Another quality that “Hunting High and Low” contains is Morten Harket’s magnificent vocal performance. He is easily one of the best vocalists from his era. This is due to two things. One of them being that he has incredible range. He can hit any low notes with ease, and can go fairly high as well. Most of us are aware of this because of the one high note in the chorus of “Take On Me”. He also hits the high notes on the intros to songs like “The Blue Sky” and “Living a Boys Adventure Tale”. He doesn’t act like Led Zeppelin’s Robert Plant and over power the rest of the music with his high voice. Instead he waits for the right moments to take advantage of his range, and thus allows the listener to enjoy both his vocals and the other instruments in the song. A listener who is not familiar with a-ha’s music may find his high pitch voice to be somewhat irritating, but after a few listens it can be easy to get by. Morten Harket’s greatness is also due to his soulful voice. He can sing in a passionate and sorrowful nature in songs like “And You Tell Me” and the title track. Yet he can also force his voice into a much more vigorous and masculine state for songs like “Train of Thought” and “I Dream Myself Alive”. He can bring a tear to the listener’s eye, or empower them to do manly things. Either way, the vocals are great.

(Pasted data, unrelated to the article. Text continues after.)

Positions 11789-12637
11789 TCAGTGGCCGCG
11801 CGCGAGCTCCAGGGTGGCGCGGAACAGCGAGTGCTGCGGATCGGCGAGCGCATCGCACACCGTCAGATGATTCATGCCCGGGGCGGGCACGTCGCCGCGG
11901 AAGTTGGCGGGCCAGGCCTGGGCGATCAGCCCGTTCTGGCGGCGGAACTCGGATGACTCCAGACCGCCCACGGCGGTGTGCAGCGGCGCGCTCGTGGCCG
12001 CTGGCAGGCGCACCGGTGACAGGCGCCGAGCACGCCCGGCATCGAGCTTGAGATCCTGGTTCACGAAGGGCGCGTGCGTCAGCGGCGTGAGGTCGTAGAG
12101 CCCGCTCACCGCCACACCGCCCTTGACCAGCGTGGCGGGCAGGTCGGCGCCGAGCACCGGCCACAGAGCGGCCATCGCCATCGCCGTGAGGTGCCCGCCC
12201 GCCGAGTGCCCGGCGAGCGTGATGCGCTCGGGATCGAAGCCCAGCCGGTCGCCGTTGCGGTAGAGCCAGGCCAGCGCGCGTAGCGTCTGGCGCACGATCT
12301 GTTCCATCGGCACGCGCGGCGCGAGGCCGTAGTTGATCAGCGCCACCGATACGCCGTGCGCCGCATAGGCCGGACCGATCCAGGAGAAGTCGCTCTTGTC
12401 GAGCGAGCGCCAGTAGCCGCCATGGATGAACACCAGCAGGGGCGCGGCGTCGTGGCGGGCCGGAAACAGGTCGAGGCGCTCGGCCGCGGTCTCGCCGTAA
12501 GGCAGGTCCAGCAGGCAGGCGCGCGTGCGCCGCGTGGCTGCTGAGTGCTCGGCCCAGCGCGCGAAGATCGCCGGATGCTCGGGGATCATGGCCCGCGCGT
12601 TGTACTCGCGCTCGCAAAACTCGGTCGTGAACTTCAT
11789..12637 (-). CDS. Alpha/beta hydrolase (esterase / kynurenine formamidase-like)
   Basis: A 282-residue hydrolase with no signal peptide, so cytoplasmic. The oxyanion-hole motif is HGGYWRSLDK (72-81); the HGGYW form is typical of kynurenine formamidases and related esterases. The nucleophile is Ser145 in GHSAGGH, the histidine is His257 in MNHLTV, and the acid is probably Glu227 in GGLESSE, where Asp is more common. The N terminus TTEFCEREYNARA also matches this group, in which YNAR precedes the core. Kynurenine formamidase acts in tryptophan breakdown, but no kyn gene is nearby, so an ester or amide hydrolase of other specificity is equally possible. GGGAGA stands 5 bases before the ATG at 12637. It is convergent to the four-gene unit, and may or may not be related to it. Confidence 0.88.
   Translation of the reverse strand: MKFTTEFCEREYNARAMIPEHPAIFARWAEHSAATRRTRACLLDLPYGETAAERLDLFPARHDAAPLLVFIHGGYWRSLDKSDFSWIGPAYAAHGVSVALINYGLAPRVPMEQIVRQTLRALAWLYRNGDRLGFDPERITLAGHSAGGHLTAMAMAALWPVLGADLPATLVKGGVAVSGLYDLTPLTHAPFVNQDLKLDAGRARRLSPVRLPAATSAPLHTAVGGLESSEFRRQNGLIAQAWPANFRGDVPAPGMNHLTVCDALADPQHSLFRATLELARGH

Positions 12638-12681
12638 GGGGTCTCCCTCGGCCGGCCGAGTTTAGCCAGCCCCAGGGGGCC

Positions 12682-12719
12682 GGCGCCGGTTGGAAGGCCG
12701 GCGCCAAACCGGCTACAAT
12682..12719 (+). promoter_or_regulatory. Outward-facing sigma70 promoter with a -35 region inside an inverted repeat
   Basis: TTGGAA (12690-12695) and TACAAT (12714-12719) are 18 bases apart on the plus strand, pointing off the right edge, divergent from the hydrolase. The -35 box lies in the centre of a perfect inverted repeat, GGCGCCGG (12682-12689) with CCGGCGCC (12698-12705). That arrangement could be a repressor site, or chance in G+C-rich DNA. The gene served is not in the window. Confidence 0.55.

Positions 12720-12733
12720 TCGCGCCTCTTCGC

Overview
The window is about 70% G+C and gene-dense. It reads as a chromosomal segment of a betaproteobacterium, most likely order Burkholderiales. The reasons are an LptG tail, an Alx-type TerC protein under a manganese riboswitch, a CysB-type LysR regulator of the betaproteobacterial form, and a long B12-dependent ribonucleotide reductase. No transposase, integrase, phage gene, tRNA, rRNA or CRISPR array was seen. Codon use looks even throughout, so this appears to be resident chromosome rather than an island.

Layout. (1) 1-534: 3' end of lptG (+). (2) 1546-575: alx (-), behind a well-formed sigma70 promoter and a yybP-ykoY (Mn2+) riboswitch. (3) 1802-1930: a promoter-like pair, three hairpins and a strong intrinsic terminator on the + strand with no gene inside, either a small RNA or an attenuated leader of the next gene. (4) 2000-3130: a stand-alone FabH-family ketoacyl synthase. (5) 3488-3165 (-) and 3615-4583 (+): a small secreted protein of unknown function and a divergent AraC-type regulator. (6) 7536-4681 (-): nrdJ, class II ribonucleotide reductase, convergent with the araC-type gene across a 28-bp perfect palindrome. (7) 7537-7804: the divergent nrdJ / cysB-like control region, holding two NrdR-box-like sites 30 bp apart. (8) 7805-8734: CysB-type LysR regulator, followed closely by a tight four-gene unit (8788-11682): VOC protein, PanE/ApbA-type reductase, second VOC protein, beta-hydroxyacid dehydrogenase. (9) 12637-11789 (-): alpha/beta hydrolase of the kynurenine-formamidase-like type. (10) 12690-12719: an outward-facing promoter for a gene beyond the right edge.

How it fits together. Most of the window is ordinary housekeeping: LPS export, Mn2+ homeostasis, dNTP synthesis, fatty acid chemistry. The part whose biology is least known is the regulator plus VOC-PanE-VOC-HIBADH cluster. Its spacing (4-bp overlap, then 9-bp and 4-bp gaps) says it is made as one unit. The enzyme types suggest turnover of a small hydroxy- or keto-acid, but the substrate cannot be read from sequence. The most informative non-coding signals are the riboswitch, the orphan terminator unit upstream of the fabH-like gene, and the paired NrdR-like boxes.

“Hunting High and Low” may be a great album, but it isn’t perfect. The music is wonderful, but it lacks the presence of a guitar. Pål Waaktaar is only heard at certain points of the album. Even when you do hear him, he isn’t doing much more than strumming his acoustic guitar. At times when he uses his electric guitar, you may hear him do some sort of riff or picking pattern. But his guitar his so heavily produced that it blends in with the keyboards and hardly stands out on its own. Any guitar lovers may not be happy with this album for that reason. Another flaw found in “Hunting High and Low” is generic lyrical content. Virtually all of the songs on the album deal with relationships (usually failed ones) which are probably the most common lyrical themes in pop music history. The words them selves are nothing more than bland and overly simple. For example: the title track is a beautiful sounding song which contains boring lyrical passages…
"Here I am and within the reach of my hand she's sound asleep
And she's sweeter now than the wildest dream.
Could have seen her
and I watch her slipping away
But I know I'll be hunting high and low"
These lyrics hardly have any real appeal to them. They aren’t clever in anyway. They aren’t deep or poetic. They aren’t even catchy. They sound more like a paragraph than a song. It is understandable however, considering that a-ha is from Norway and their first language is not English. But that doesn’t help the fact that the lyrics fall flat in comparison to the rest of the album. Again the listener must face the fact that nothing is perfect.
In short, “Hunting High and Low” is a fabulous work of art with a couple of minor set backs. Even though the lyrics and the guitar work are weak, the rest of the music stands out tremendously. It is a must-have for any fan of synth-pop, and it presents all the traits that people love about the genre. a-ha may have been a one hit wonder, but their other music remains exceptional to those who dug deep enough to find it.